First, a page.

So one can argue that utopian ideas were incorporated into practical life without going through the period of practical development and flexible adaptation. Ideas which may seem foreign and socialist to a certain degree (equal pay, sharing property, equal standard of living) were attempted, which in the long term did not thrive in the globalization of an individualistic and capitalistic society.

Sowo-wui (Ndoli Jowei) : "The Sande woman is not a child!!"

The Sande (Female society of the Mende , Sierra Leone) used a much more flexible and socially inclusive device to develop their Value – Ritual – Norm (VRN) system.  The most important aspect seemed to be the initial transfer of Values. The head of the Sande lodge is the Sowei, who is in charge of the initiation of young girls and are viewed as the “arbiters and creators of beauty and morality in Mende society.”[3] The Sowei’s mask is referred to as the Sowo-wui or is more commonly known to as the “Mende Mask”. It is through the masked spirit counterpart, Sowo, that the Sowei receives her temporal authority. This is the ritual aspect of this value transference device which then develops into the social norms or rules followed by the community. Again each initiate can aspire to the utopian ideal at their own pace as opposed to hard and fast rules laid down by community leaders.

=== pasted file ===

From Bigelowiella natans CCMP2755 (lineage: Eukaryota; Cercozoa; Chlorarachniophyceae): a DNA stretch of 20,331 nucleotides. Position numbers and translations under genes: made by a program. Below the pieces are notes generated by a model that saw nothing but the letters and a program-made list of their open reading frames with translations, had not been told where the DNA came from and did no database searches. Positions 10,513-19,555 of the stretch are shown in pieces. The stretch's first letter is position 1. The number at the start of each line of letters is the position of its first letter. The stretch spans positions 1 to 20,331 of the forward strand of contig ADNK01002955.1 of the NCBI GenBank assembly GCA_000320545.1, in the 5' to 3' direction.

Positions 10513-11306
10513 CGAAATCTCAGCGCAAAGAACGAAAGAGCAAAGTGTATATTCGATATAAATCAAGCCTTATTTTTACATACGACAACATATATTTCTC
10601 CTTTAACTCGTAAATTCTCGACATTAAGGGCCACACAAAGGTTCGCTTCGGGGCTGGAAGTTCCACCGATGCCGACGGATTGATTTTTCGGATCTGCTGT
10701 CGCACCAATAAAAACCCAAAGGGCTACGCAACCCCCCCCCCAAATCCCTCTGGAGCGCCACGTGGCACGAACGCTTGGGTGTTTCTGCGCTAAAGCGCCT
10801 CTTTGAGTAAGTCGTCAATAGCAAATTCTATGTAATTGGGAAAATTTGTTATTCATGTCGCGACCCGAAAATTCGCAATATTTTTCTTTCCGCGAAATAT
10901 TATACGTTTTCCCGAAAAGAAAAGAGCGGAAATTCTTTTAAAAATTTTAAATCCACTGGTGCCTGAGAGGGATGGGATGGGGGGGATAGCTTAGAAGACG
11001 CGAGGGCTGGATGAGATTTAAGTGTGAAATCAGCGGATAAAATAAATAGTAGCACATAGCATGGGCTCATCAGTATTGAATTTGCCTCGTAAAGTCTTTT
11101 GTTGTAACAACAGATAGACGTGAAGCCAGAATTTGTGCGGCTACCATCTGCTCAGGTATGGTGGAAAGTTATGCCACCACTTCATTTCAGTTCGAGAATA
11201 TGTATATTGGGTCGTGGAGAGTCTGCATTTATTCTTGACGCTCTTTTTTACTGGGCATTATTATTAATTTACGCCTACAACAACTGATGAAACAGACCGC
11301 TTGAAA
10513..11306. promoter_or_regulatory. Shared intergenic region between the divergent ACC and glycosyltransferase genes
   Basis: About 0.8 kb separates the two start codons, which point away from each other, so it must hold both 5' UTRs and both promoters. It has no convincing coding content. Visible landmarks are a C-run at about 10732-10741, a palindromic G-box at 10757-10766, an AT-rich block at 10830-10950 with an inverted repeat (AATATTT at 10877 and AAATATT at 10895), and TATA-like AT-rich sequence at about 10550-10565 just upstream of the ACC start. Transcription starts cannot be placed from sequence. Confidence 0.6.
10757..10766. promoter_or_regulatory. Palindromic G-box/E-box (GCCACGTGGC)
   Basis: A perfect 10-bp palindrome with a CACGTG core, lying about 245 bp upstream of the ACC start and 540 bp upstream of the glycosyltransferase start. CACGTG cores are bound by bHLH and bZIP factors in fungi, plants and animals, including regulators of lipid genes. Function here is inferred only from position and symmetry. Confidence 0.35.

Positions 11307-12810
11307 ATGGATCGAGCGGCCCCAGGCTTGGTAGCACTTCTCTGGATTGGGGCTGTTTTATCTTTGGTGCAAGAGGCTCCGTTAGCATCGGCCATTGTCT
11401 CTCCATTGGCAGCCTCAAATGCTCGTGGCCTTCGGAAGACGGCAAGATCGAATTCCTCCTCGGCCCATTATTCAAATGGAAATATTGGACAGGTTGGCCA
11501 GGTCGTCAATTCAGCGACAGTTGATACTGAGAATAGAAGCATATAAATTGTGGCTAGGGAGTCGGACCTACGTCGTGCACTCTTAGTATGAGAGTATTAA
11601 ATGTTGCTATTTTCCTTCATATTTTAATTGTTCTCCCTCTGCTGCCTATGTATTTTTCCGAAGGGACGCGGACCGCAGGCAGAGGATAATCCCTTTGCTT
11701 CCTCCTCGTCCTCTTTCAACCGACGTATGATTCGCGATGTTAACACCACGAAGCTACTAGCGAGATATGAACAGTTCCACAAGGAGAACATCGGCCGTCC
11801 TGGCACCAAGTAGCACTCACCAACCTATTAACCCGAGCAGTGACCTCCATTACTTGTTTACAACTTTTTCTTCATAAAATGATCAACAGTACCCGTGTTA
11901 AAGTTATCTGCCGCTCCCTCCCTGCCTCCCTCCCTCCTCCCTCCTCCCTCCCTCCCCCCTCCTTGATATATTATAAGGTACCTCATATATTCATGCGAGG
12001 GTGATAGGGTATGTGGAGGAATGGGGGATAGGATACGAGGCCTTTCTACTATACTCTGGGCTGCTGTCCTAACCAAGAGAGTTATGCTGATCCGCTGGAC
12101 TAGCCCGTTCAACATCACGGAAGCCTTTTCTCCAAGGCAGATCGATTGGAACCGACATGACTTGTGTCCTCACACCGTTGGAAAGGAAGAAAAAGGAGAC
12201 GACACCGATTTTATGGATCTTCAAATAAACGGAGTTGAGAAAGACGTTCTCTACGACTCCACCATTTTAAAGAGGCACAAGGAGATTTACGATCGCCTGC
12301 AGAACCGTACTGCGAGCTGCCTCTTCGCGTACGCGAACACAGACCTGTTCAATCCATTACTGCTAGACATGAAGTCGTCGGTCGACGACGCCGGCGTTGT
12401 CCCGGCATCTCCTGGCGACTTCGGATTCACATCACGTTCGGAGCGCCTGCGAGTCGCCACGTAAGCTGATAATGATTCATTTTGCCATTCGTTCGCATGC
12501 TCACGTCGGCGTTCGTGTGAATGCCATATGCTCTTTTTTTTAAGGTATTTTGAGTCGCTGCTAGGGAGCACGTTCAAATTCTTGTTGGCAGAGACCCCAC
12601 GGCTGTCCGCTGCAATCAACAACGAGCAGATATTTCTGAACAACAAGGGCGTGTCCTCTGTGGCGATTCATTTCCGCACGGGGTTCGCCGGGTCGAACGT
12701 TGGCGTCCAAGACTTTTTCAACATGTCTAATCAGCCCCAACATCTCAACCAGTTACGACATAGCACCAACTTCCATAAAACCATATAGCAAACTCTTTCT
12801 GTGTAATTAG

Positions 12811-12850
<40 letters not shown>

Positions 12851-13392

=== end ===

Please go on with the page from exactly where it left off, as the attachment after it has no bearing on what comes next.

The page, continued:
Sande Society Helmet mask - Brooklyn Museum, 2010

In her book, Radiance from the Waters, Sylvia Boone identifies several Sande (and Mende) social ideals.

Nemahulewe – cleverness, intelligence, use of mind.

Kahu – strength, endurance, stamina

Kpaya – authority, responsiibility

Ndilo – bravery, courage, (the heart can stand the strain).

Malondo – be quiet, be silent, the silence to endure hardship, long suffering

Fulo-Fulo – doing things smartly and quickly

Tonya – Truth

Di – persistence

Pona – to be correct, straight, reliable, doing things properly

Hindawanda – goodness, generosity

But there is more….. the Sande Society has two masks, for while Sowo shows the nobility of human Sowei the counterpart of failure and disgrace belongs to Gonde.